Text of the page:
Thus, I think that ultimately music will most contribute what is necessary to evolve an instrument to that's potential.
I mean; I also greatly prize the saxophones currently produced in India, that are exceedingly simple while also designed for inexpensive maintenance too. A curved soprano in my hands during 2004 for $114 was an amazingly musical device, with a wealth of sonority whose mouthpiece alone was worth the purchase price of the whole saxophone. Developed and sold by a company first organized to grow musical quality reed cane in India, they do successfully very nicely.
Anyone, willing to speculate on India's musical evolution for the coming half a millennia? Where both saxophone and clarinet are popular, and the brass instruments too...wow.
I like Balkan Romani music, also a fine current evolution of the art of saxophone and clarinet. Much an improvisor's idiom too, with single dance tunes that can last as much as six hours for dance parties from dusk to dawn and beyond.
Bulgaria's greatest alto saxophonist Yuri Yunakov also Bulgaria's middleweight boxing champion for three years running in the early 1970s: is the person said to've been who Frank Zappa had in mind, in the comment "music is taken more seriously in Europe than in 'the states' "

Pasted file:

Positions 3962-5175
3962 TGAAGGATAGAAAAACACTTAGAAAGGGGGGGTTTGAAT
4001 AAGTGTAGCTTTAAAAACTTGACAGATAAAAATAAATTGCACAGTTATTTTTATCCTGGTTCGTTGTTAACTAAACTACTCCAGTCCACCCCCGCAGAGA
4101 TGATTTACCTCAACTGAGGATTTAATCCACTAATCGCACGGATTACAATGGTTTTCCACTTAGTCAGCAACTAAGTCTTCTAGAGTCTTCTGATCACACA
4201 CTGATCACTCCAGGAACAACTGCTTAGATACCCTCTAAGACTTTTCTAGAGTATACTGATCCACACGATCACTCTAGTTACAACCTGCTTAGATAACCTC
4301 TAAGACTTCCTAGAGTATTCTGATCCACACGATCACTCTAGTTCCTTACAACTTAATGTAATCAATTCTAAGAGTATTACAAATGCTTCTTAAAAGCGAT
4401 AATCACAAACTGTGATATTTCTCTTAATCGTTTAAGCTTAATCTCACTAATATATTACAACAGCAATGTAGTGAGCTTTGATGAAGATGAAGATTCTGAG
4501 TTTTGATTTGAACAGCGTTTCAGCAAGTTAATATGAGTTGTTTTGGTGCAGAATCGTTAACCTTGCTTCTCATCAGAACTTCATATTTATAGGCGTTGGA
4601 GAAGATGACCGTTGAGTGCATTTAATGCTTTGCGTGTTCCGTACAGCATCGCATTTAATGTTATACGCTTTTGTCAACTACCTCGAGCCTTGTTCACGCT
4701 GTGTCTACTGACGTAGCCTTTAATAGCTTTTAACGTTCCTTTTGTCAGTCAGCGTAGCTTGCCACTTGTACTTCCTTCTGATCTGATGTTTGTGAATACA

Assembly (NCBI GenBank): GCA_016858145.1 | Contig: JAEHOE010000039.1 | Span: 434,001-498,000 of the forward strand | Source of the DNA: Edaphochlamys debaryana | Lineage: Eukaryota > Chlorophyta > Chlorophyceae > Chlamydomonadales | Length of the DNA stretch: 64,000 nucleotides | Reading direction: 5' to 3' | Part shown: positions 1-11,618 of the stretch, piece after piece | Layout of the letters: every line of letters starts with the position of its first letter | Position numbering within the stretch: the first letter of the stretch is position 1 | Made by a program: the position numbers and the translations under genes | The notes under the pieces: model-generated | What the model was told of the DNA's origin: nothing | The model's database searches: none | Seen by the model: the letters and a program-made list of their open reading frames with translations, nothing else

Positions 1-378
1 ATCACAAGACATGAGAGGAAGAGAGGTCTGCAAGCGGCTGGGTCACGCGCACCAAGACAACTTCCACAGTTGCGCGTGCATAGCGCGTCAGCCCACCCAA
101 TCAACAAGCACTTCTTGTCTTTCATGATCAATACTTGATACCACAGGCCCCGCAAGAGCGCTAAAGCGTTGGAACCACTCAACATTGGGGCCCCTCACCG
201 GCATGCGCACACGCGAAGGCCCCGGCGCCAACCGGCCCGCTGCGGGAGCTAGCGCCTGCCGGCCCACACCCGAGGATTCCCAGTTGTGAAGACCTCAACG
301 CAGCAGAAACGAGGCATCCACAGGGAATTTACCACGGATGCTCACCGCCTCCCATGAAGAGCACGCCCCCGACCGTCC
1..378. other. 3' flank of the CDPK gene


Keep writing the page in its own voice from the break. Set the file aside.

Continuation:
Phew: Before I got encouraged a second time, to follow my dreams; I had developed a habit using the I-Ching for divination: within which I found koan like advice. The same hexagram for "music," is also that for "enthusiasm" which can end up intelligence too often garnered by hindsight, as one tries to accept evolution rationally.
Thus, I am intrigued greatly by this concept of a parabolic bore; which if poetic licence or licentiousness, I guess a person must explore alone..does anyone know of the Conn "M" action, being adapted to the parabolic bore horn? That would seem the ultimate of what are current conceptions of design? And, besides those "parabolic bore" Buescher, are other saxophones also made using a parabolic bore? And, could the parabola of the bore be opposite the tone chimneys? That would seem easier than creating the parabola within the tone holes and action?
What having picked up a $400 gold-plated 1930 Buescher alto in 1997 has done for my saxophonist's soul. Since these horns are known as "partially parabolic" I wonder whether any fully parabolic saxophones were produced, that would seem so; at least by the way Bueschers are described as "partially parabolic."